Alex Brewer. | Humphrey Carter

Former Royal Marine, Alex Brewer, has recently spent a week relaxing as part of the Not Forgotten Association’s programme for veterans from all three services in Majorca. He was part of a group of veterans of all ages with varying wounds incurred during action in wars and conflicts dating back to the Falklands. Two other groups will be coming to the island as part of a programme which has now been running in association with the Bulletin, Son Amar and the local community for the past nine years.

Alex had always wanted to join the Marines but unfortunately his military career, like that of thousands of others, was cut short when he was seriously wounded while on active service in Afghanistan. Alex had ambitions of becoming a member of the Armed Forces from the age of 14, and in 2008 he joined the Royal Marines.

He completed the full 32 weeks of Commando training at the Commando Training Centre Royal Marines (CTCRM) in Devon and in 2009 was assigned to his preferred choice of 42 Commando based at Bickleigh, Plymouth. In the months before being deployed to Afghanistan he participated in various exercises and training packages, including a three-month cross-training programme with the US Marines in eastern America.

In April 2011 he went to Afghanistan with his unit and was subsequently injured in an Improvised Explosive Device (IED) attack during a foot patrol as part of a push into enemy held territory. He sustained serious injuries to his legs, groin and right hand.

As a result he spent nearly two-and-a-half months in hospital undergoing over twelve procedures to save his right leg, hand and as much function as possible. Unfortunately, the blast meant he had to have his left leg amputated below the knee and has left him with a lack of functioning muscle, tendon damage and damaged joints on his right leg. Not to mention the mental scars. But Alex is extremely philosophical about what happened that April morning.

"We were out on a routine foot patrol as part of an operation to try and secure a town built around a crossroads which was a popular route for the Taliban, when I stepped on the IED. God knows how long it had been there. Ok, I stood on it, but it could have quite easily been one of my fellow colleagues, a civilian, a young Afghan kid. It was lying there waiting for its victim and that happened to be me.

"I think I was lucky that apart from being treated by the best doctors, medical teams and physios at Stanford Hall (former Headley Court), I had access to the best treatment available. I guess there’s no better time to get wounded than now.

"Having gone to college before I joined up, I had experienced civilian life, I knew how to look after myself on civvy street. There are so many young kids who join straight from school or before finishing school, and the regiment is all they know, That can prove extremely problematic when they end up in a situation like mine.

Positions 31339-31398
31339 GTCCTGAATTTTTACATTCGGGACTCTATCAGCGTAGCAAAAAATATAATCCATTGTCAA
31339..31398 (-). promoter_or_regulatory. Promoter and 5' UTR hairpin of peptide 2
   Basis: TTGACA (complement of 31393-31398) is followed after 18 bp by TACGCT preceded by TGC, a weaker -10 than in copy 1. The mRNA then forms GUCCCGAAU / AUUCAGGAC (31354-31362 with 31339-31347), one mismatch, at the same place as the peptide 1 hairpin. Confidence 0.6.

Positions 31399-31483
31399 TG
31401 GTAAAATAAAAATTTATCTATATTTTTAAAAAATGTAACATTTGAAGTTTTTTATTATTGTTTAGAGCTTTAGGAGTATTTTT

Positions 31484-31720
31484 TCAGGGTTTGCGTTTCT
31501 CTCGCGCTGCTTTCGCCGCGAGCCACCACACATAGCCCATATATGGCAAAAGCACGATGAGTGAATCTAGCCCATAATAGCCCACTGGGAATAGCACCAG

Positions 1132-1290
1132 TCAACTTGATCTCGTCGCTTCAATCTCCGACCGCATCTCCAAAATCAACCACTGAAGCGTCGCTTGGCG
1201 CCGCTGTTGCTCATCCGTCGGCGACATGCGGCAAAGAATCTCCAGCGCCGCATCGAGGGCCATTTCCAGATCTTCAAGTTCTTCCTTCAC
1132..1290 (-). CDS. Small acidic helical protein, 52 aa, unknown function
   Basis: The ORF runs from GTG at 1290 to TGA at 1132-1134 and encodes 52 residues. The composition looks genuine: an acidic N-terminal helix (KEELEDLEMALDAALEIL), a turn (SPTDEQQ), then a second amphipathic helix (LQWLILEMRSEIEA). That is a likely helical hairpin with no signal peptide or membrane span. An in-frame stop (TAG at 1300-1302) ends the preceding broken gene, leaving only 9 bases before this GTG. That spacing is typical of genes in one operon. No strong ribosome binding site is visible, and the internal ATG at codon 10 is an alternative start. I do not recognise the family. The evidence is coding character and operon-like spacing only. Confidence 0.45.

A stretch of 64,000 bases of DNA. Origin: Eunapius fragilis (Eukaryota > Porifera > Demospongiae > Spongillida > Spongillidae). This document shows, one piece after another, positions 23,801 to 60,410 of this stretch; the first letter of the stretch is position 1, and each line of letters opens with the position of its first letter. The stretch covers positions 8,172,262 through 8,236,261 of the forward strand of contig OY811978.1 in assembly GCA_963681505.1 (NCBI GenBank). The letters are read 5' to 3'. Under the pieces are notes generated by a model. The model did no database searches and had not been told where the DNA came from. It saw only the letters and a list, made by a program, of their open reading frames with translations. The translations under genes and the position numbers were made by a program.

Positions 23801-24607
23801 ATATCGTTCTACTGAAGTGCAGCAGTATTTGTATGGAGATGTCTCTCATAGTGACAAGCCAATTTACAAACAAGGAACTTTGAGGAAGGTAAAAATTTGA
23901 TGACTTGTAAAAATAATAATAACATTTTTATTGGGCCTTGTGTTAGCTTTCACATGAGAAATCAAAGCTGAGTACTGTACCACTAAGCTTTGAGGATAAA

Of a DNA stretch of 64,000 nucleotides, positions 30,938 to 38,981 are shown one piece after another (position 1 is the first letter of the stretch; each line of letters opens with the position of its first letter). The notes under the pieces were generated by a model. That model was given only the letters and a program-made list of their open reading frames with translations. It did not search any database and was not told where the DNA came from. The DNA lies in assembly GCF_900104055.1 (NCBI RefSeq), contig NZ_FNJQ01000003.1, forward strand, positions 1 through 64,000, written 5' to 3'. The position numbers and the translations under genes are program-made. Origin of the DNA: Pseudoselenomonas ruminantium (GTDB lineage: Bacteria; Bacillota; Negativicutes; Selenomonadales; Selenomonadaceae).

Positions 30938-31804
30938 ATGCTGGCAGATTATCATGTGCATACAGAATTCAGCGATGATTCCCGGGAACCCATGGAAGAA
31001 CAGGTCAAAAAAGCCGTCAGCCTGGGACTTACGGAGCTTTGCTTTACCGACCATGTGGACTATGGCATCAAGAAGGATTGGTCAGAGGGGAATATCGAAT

"This is why associations like the NFA, and of course we have our own Royal Marines Charitable Trust Fund, are vitally important. Over the years, apart from having taken part in the Invictus games, I'm off to compete in a triathlon to raise funds for the Royal Marines soon. Going on trips with the NFA, be it to chill out here in Majorca, canoeing in the Alps, skiing, whatever activity holiday, you get to meet fellow veterans from other regiments and services and we can all bounce off each other.

"I've been on a number of trips with veterans of all ages with varying wounds and problems. Some may be young and new and going through an extremely tough time in adjusting to their abrupt and violent change in life. This is where the elder veterans like myself and many others can help. We're people that the youngsters, or anyone having a tough time - we all have our good and bad moments and always will for the rest of our lives - can talk to.

"They're with fellow military personnel in a fresh environment, and this always makes it easier for wounded veterans to open up. We can share our experiences with them, give them some guidance and support and quite often that applies to the veterans’ partners as well. The fallout from being seriously wounded on active duty, physically or mentally, does not only have a profound impact on the individual, it hits their other halves and families as well.

"It can be especially challenging for wounded veterans who have been discharged but still live in a predominantly armed services environment like Plymouth, for example. It makes it difficult to put that distance between the past and the future. Luckily for me, I don't have that problem, but I have mates who do.

"That is why this week in Majorca was great because not only can we disconnect, this time around we came out with our partners as well; they quite often deserve a break just as much, if not more. One very important thing I have learned is not to dwell on the past and what may have been. Like I’ve said, that IED was lying there waiting; it just happened to be me and life goes on. I’ve done my best to get on with my life with the help of the Marines and NFA as well as the Ministry of Defence but, to be honest and to be fair, I understand the MoD is primarily concerned with the fit and able. It does what it can for people like me, but not many of us want a desk job.

"So, I run my own business, keep as fit and active as possible and, when I can, do my best to help others. The NFA makes that so much easier because, apart from celebrating its centenary next year, it's not as 'mainstream' as some of the other service charities. It's a close-knit team, which cares for a massive community of tri-service veterans: it makes us feel like one big family."

That’s what the NFA stands for - encouraging service personnel and veterans to support each other and bring different generations, campaigns and services together.